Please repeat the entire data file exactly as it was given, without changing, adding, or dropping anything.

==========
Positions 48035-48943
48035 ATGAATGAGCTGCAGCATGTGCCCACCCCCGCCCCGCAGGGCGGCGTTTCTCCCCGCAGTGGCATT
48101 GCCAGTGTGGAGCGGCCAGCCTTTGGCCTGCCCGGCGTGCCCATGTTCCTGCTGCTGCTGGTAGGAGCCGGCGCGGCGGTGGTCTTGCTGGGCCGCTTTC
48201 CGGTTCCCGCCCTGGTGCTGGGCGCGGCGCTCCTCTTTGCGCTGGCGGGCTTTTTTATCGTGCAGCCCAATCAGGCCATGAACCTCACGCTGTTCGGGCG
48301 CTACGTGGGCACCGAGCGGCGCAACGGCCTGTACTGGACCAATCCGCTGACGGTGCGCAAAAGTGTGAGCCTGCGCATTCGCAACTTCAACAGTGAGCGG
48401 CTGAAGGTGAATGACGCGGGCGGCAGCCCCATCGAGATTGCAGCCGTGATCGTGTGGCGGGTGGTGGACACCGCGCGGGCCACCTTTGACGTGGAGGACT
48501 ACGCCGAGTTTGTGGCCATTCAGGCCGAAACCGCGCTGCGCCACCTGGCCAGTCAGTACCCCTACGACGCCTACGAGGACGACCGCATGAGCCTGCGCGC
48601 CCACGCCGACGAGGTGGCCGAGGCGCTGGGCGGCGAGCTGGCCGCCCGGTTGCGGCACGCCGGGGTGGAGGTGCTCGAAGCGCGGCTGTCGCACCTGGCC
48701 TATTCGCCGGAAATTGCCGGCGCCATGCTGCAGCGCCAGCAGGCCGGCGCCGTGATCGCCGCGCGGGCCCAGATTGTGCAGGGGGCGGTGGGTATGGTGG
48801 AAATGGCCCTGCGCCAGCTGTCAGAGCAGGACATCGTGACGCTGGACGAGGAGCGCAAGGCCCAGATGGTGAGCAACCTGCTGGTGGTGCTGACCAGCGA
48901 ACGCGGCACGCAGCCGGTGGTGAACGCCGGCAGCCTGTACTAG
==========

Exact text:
Positions 48035-48943
48035 ATGAATGAGCTGCAGCATGTGCCCACCCCCGCCCCGCAGGGCGGCGTTTCTCCCCGCAGTGGCATT
48101 GCCAGTGTGGAGCGGCCAGCCTTTGGCCTGCCCGGCGTGCCCATGTTCCTGCTGCTGCTGGTAGGAGCCGGCGCGGCGGTGGTCTTGCTGGGCCGCTTTC
48201 CGGTTCCCGCCCTGGTGCTGGGCGCGGCGCTCCTCTTTGCGCTGGCGGGCTTTTTTATCGTGCAGCCCAATCAGGCCATGAACCTCACGCTGTTCGGGCG
48301 CTACGTGGGCACCGAGCGGCGCAACGGCCTGTACTGGACCAATCCGCTGACGGTGCGCAAAAGTGTGAGCCTGCGCATTCGCAACTTCAACAGTGAGCGG
48401 CTGAAGGTGAATGACGCGGGCGGCAGCCCCATCGAGATTGCAGCCGTGATCGTGTGGCGGGTGGTGGACACCGCGCGGGCCACCTTTGACGTGGAGGACT
48501 ACGCCGAGTTTGTGGCCATTCAGGCCGAAACCGCGCTGCGCCACCTGGCCAGTCAGTACCCCTACGACGCCTACGAGGACGACCGCATGAGCCTGCGCGC
48601 CCACGCCGACGAGGTGGCCGAGGCGCTGGGCGGCGAGCTGGCCGCCCGGTTGCGGCACGCCGGGGTGGAGGTGCTCGAAGCGCGGCTGTCGCACCTGGCC
48701 TATTCGCCGGAAATTGCCGGCGCCATGCTGCAGCGCCAGCAGGCCGGCGCCGTGATCGCCGCGCGGGCCCAGATTGTGCAGGGGGCGGTGGGTATGGTGG
48801 AAATGGCCCTGCGCCAGCTGTCAGAGCAGGACATCGTGACGCTGGACGAGGAGCGCAAGGCCCAGATGGTGAGCAACCTGCTGGTGGTGCTGACCAGCGA
48901 ACGCGGCACGCAGCCGGTGGTGAACGCCGGCAGCCTGTACTAG